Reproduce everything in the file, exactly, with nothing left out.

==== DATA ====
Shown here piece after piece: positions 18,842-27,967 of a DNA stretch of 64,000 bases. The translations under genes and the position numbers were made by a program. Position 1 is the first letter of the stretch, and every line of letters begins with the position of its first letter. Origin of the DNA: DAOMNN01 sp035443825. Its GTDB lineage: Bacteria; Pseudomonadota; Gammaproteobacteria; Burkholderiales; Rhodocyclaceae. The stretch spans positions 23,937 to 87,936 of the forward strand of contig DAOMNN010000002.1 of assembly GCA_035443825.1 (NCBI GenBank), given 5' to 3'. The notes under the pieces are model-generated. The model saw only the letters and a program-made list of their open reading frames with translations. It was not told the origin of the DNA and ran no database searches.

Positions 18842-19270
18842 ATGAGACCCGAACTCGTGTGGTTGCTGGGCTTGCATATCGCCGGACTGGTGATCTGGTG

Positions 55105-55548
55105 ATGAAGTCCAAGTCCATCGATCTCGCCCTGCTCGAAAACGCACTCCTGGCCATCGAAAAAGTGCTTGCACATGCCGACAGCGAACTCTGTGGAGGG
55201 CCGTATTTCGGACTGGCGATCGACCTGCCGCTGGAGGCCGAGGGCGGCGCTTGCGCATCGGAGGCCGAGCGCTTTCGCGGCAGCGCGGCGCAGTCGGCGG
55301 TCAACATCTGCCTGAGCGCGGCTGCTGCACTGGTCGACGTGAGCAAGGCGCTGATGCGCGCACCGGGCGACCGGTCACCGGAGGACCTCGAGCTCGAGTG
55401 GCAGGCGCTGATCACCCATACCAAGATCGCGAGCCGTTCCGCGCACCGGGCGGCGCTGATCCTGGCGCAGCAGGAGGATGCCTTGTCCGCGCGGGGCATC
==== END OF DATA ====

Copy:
Shown here piece after piece: positions 18,842-27,967 of a DNA stretch of 64,000 bases. The translations under genes and the position numbers were made by a program. Position 1 is the first letter of the stretch, and every line of letters begins with the position of its first letter. Origin of the DNA: DAOMNN01 sp035443825. Its GTDB lineage: Bacteria; Pseudomonadota; Gammaproteobacteria; Burkholderiales; Rhodocyclaceae. The stretch spans positions 23,937 to 87,936 of the forward strand of contig DAOMNN010000002.1 of assembly GCA_035443825.1 (NCBI GenBank), given 5' to 3'. The notes under the pieces are model-generated. The model saw only the letters and a program-made list of their open reading frames with translations. It was not told the origin of the DNA and ran no database searches.

Positions 18842-19270
18842 ATGAGACCCGAACTCGTGTGGTTGCTGGGCTTGCATATCGCCGGACTGGTGATCTGGTG

Positions 55105-55548
55105 ATGAAGTCCAAGTCCATCGATCTCGCCCTGCTCGAAAACGCACTCCTGGCCATCGAAAAAGTGCTTGCACATGCCGACAGCGAACTCTGTGGAGGG
55201 CCGTATTTCGGACTGGCGATCGACCTGCCGCTGGAGGCCGAGGGCGGCGCTTGCGCATCGGAGGCCGAGCGCTTTCGCGGCAGCGCGGCGCAGTCGGCGG
55301 TCAACATCTGCCTGAGCGCGGCTGCTGCACTGGTCGACGTGAGCAAGGCGCTGATGCGCGCACCGGGCGACCGGTCACCGGAGGACCTCGAGCTCGAGTG
55401 GCAGGCGCTGATCACCCATACCAAGATCGCGAGCCGTTCCGCGCACCGGGCGGCGCTGATCCTGGCGCAGCAGGAGGATGCCTTGTCCGCGCGGGGCATC